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The chemical formula of the mineral Jarosite is indicated by KFe3(SO4)2(OH)6 or Potassium Iron Sulfate Hydroxide. Jarosite is actually a Sulfate mineral. Jarosite is also a member of the Alunite Group of minerals. Mineral Jarosite was actually first described by August Breithaupt in 1852 from its type of locality at the Barranco del Jaroso in the Sierra Almagrera, Spain. Mineral Jarosite is known to crystallize in the trigonal system to which its structure can be seen clearly visible when evaluated with the aid of the polarizing microscopes for mineraogists.

 

Jarosite is commonly used as mineral specimen by mineralogists most especially in the field of optical mineralogy. It is often found exhibiting wonderful and interesting microscope images when viewed with the aid of the petrographic polarizing microscopes. Jarosite is a quite uncommon mineral species in the mineral world. It is actually closely related to another interesting mineral called natrojarosite. When viewed with the aid of the petrographic polarizing microscope, Jarosite is clearly found isostructural with mineral natrojarosite. In optical mineralogy, isostructural means the two minerals have the same crystal structure although they have different chemistries. The chemical composition of mineral Jarosite contains potassium instead of sodium in the formula of natrojarosite. The name of the mineral natrojarosite was derived from the Latin word natrium, which means sodium. Sodium also gets its symbol Na from this Latin word. In the absence of chemical tests, the two minerals are very difficult to distinguish.

           

            Mineral Jarosite is most commonly found exhibiting an amber yellow or brown color when viewed with the aid of petrographic polarizing light microscopes. Jarosite also most commonly found exhibiting a vitreous to resinous luster when viewed in reflected light of the polarized light microscope. Jarosite is commonly found having good cleavage in one direction but it can be only seen in larger crystals when evaluated with the aid of petrographic polarizing microscope used in optical mineralogy. Jarosite also exhibits uneven fracture when it is viewed with the aid of polarized microscopes used in optical mineralogy. The specific gravity measure of the mineral usually gives an approximate value ranging from 2.9 grams per cubic centimeters to 3.3 grams per cubic centimeters, which is considered average to slightly heavy for translucent minerals, but hard to obtain from crusts. The hardness measure of Jarosite when it is evaluated using the Mohs scale method is usually found ranging from 2.5 to 3.5. Jarosite is most commonly found leaving a pale yellow streak when rubbed on a white porcelain streak plate.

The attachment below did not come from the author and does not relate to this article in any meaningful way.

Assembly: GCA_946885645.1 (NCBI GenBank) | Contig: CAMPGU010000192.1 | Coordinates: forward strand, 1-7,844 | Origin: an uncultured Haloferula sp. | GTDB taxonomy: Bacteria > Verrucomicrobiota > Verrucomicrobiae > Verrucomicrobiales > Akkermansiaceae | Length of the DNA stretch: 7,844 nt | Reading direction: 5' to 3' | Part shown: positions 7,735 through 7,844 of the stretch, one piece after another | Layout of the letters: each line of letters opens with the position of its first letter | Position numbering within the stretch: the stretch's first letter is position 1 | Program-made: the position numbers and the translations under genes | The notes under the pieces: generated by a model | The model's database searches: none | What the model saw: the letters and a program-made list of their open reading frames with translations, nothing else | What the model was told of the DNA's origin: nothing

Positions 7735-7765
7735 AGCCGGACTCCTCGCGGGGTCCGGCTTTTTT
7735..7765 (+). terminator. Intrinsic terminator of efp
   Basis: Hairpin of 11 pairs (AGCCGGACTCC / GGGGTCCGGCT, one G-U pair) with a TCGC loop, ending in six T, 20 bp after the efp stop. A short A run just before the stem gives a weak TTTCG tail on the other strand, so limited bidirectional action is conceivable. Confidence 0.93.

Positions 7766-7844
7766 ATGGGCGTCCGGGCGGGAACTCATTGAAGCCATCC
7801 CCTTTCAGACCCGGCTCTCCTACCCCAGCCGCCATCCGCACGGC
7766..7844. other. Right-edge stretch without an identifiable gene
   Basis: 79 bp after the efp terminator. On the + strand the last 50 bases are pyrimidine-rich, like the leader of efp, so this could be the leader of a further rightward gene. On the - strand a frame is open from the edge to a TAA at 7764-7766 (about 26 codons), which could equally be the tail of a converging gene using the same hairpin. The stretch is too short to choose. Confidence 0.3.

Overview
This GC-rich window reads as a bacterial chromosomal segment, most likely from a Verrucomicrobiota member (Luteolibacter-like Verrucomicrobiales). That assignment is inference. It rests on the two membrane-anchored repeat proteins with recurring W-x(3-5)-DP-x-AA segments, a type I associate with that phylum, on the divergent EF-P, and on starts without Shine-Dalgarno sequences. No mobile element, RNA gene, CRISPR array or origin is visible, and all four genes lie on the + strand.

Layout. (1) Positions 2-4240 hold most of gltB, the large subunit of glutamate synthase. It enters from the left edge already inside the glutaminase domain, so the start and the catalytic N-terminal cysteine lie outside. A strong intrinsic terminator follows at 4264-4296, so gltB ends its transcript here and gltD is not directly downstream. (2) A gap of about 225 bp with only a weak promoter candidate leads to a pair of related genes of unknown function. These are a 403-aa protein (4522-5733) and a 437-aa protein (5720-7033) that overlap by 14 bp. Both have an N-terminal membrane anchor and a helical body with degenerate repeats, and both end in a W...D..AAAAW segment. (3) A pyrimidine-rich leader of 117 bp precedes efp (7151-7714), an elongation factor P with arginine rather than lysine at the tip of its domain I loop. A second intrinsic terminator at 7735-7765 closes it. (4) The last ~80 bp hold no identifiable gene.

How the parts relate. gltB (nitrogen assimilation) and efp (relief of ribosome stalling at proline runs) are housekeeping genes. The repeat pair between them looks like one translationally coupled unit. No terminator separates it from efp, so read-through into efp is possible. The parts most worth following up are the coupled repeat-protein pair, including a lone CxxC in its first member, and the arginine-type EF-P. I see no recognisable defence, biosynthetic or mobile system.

Most Jarosite crystals are found transparent to translucent in appearance. The crystal habit of mineral Jarosite usually include tabular to flattened rhombohedral looking crystals that are most commonly found clearly exhibited when viewed with the aid of petrographic polarizing light microscopes for mineralogists. In optical mineralogy, the rhombohedron form is actually a combination of two trigonal pyramids that is more clearly visible when examined with the aid of polarized light microscopes for mineralogists. Jarosite crystals are somewhat scarce and small when found. Jarosite crystals are most commonly found in earthy masses, in films or crusts and sometimes in botryoidal and granular form.

 

            When viewed between crossed nicols of petrographic polarizing light microscopes, Jarosite is commonly found having uniaxial negative figure as also described in optical mineralogy. Jarosite mineral can be also found anomalously biaxial with a very small 2V and sectional development when evaluated under polarized light microscopes used in optical mineralogy. Mineral Jarosite commonly exhibits a high surface relief when it is examined under several adjustments on the aperture diaphragm of the polarizing microscope. The refractive index of the mineral Jarosite when it is evaluated with the aid of polarizing microscope is usually found ranging from 1.713 to 1.820. It also exhibits a visible pleochroism under petrographic polarizing microscopes. The maximum birefringence of mineral Jarosite under polarized light microscope is commonly ranging from 0.102 to 0.105. Mineral Jarosite is strongly pyroelectric. It is also insoluble to water but highly soluble in HCl. There is no specific data found on the toxicity and health dangers for mineral Jarosite. However, the specimens of this mineral species should be treated with great care and use of sensible precaution is advised upon handling them.

 

            Mineral Jarosite is commonly associated with other interesting minerals including turquoise, galena, barite, limonite, goethite, hematite and several other iron minerals. The best field indicators of mineral Jarosite usually include hardness, associations, color, and crystal habit. Jarosite is commonly found as secondary mineral in the oxidized zones of sulfide deposits. Mineral Jarosite notably occurs at several localities including Jaroso ravine, Sierra Almagrera, Spain and some areas in the United States such as Maricopa Co. in Arizona, the Iron Arrow Mine in Colorado as well as Idaho and California.



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Thursday, August 28th, 2008 at 3:22 am
Category:
The Sulfates Mineral Class
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